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Some thoughts on life, purpose, leadership, ministry and some other stuff.

The Blessing of Being Stuck

Anyone who is stuck will appreciate this story. I read a story of a man who was thrown into a well by his brothers because they hated his guts. The text says, “…they hated their brother so much that they would not speak to him in a friendly manner.”(1) This guy, let’s call him Joseph, had a couple of dreams that pointed in the direction of global leadership and influence, but his position in the family suggested none of it: he was the eleventh of 12 children.

In this story, Joseph’s brothers seized the opportunity of a visit to their workplace to attack him. The older siblings took care of the family business while the younger two helped at home. The initial plan was to murder him, but their eldest brother prevailed and they opted to confine him. Their plan worked and Joseph was stripped and locked up while they thought of their next line of action (Did I mention that the favoritism shown to Joseph by his father didn’t help the matter?) . The general idea was to get him out of their lives. Something had to give if they were going to get any of their father’s love and attention.

When I got to this part of the story, for some reason, I stopped and a question came to mind: What are the advantages of begin stuck in a rut? My first response to my silly question was, ‘Could there be an advantage to living a boring, monotonous life with no real advancements and achievements?’ I guess this blog confirms the answer to the question. Yes, there is.

Stuck in a rut.

I tried researching the idiom and I came up with the following: “…a boring lifestyle that never changes.”(2) A rut is “a fixed, usually boring routine.”(3) Many of us can attest to the one season of our lives that we have felt like we were in motion, but not advancing. The imagery that comes to mind is a car stuck on a muddy patch of the road. The tire wheels and turns, but the car doesn’t make any significant advancements. At times the engine is revving more than it would for a normal drive. The only achievement is mud splashing all over the place.

The story is sad, but I have good news for you: a rut is different from a grave. While a grave is closed on both ends and has no way out, a rut has open ends—there is surely a way out!

Now to my initial question, I think the time spent in a rut provides the following advantages:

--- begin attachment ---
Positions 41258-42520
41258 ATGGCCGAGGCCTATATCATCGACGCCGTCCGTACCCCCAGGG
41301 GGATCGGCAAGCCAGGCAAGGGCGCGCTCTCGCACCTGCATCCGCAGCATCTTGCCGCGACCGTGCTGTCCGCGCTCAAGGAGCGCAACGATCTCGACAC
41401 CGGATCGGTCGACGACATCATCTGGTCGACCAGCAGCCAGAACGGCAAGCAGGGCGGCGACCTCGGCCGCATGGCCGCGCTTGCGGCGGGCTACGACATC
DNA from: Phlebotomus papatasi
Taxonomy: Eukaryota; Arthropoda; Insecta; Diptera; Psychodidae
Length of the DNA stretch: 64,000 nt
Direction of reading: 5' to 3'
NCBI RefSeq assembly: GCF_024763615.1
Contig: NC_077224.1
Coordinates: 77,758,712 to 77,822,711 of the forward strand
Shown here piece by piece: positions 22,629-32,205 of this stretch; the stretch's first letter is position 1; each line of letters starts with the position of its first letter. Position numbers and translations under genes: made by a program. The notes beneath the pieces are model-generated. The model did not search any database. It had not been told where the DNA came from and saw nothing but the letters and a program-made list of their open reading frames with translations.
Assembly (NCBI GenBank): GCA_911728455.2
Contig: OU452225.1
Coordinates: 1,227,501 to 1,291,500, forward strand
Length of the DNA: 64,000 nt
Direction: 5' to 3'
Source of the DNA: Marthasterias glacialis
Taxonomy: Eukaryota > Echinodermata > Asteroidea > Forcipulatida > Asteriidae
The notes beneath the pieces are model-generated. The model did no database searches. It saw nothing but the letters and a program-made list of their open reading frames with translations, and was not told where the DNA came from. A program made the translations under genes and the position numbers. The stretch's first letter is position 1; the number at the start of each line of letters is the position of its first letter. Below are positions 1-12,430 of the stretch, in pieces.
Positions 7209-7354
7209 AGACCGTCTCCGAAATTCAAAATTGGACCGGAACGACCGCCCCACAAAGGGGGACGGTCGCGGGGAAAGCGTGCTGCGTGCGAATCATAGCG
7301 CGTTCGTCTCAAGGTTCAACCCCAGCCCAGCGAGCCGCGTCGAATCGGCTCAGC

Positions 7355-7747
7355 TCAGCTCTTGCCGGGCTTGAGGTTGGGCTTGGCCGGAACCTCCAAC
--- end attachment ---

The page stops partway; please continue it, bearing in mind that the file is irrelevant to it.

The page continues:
1. APPRECIATION FOR POSITIVE ADVANCEMENTS: You never take motion for granted when you are stuck. No leader ever takes the easy times for granted when he or she has experienced a season of dryness and difficulty. Getting stuck increases your appreciation for progress.

  2. RE-EVALUATION: Have you found yourself ever pausing a movie to either explain what just happened in a preceding scene or take-in a rather surprising twist in the tale? I have. The time spent in the rut is a time to ponder on how you got there in the first place. The incidence is not isolated. A series of decisions and choices led you straight to where you find yourself. This is a time to take account of the direction the little choices you make leads you in.

  3. RE-STRATEGIZE: Albert Einstein once described insanity as “doing the same thing over and over again and expecting different results.”(4) The greatest wisdom of getting stuck is a shift in your mental position. If you get stuck, it usually means it’s time to re-think and re-plan how to, first and foremost, get out of the situation and also how to stay out of it. There are other ways of achieving your dreams. It’s time to explore them. Stop throwing mud around, step out the car, get your feet dirty, and think of how to get your car out. Stepping on the gas pedal has not worked, has it? It’s time for some fresh ideas.

  4. IT MAKES YOU LOOK UP: In the original story, Joseph was thrown into the well and had only one option in that well: look up! Looking down meant gazing at the dry floors of the well. The sidewalls of the well provided no entertainment too. He had to look up…to GOD. Usually, we make God our last option, when all other things fail. It’s time to make God the first and only option. “And if, in the process, any of you does not know how to meet any particular problem he has only to ask God—who gives generously to all men without making them feel foolish or guilty—and he may be quite sure that the necessary wisdom will be given him.”(5)

  5. EXPERIENCE: There is no true learning without an experience of some sort. When you get stuck, you never forget what the patch looked like before you drove into it. We learn more when we experience. A little difficulty is good for development for it is only in strain, stretch and stress that muscles are developed.

  6. PASSION TO HELP OTHERS OUT: Imagine you are at a dinner table with friends, and you tasted some part of the 3-course meal that didn’t taste so good, all mischief aside, your first instinct would be to draw the attention of your friends, warning them. When we experience hardships and difficulty, we come out almost always equipped and passionate to ensure no one has to go through what we just did and even if they have to, we ensure they don’t lose as much as we did.

Finally, just as you need some sort of traction to get a car out of a rut, you need a good network of friends, partners, mentors and coaches to get out of the rut. Get some good traction.

In the end, Joseph is sold into slavery, goes to jail on a false accusation, but later becomes the Prime Minister of the largest economy in his time. You will break free of the rut. The most important question is this: Will you learn all there is to during your time stuck?

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